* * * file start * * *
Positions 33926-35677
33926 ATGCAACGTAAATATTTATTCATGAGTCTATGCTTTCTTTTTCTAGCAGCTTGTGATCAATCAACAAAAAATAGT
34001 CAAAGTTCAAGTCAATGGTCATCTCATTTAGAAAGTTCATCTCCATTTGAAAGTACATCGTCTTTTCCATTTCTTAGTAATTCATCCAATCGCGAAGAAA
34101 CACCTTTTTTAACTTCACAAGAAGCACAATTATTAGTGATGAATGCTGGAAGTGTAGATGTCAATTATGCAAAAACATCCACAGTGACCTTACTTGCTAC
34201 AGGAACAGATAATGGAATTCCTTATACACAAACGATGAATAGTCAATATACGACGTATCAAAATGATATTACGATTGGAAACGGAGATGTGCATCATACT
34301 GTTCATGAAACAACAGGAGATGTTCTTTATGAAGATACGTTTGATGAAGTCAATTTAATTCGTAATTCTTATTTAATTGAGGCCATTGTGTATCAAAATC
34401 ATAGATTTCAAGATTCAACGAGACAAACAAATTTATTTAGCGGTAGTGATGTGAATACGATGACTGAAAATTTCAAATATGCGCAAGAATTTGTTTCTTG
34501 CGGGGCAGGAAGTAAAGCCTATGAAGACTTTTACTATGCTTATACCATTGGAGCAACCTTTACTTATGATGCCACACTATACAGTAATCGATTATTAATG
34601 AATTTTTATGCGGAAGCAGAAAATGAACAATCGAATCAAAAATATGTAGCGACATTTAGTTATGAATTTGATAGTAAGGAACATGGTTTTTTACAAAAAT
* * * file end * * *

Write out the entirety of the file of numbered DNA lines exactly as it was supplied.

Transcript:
Positions 33926-35677
33926 ATGCAACGTAAATATTTATTCATGAGTCTATGCTTTCTTTTTCTAGCAGCTTGTGATCAATCAACAAAAAATAGT
34001 CAAAGTTCAAGTCAATGGTCATCTCATTTAGAAAGTTCATCTCCATTTGAAAGTACATCGTCTTTTCCATTTCTTAGTAATTCATCCAATCGCGAAGAAA
34101 CACCTTTTTTAACTTCACAAGAAGCACAATTATTAGTGATGAATGCTGGAAGTGTAGATGTCAATTATGCAAAAACATCCACAGTGACCTTACTTGCTAC
34201 AGGAACAGATAATGGAATTCCTTATACACAAACGATGAATAGTCAATATACGACGTATCAAAATGATATTACGATTGGAAACGGAGATGTGCATCATACT
34301 GTTCATGAAACAACAGGAGATGTTCTTTATGAAGATACGTTTGATGAAGTCAATTTAATTCGTAATTCTTATTTAATTGAGGCCATTGTGTATCAAAATC
34401 ATAGATTTCAAGATTCAACGAGACAAACAAATTTATTTAGCGGTAGTGATGTGAATACGATGACTGAAAATTTCAAATATGCGCAAGAATTTGTTTCTTG
34501 CGGGGCAGGAAGTAAAGCCTATGAAGACTTTTACTATGCTTATACCATTGGAGCAACCTTTACTTATGATGCCACACTATACAGTAATCGATTATTAATG
34601 AATTTTTATGCGGAAGCAGAAAATGAACAATCGAATCAAAAATATGTAGCGACATTTAGTTATGAATTTGATAGTAAGGAACATGGTTTTTTACAAAAAT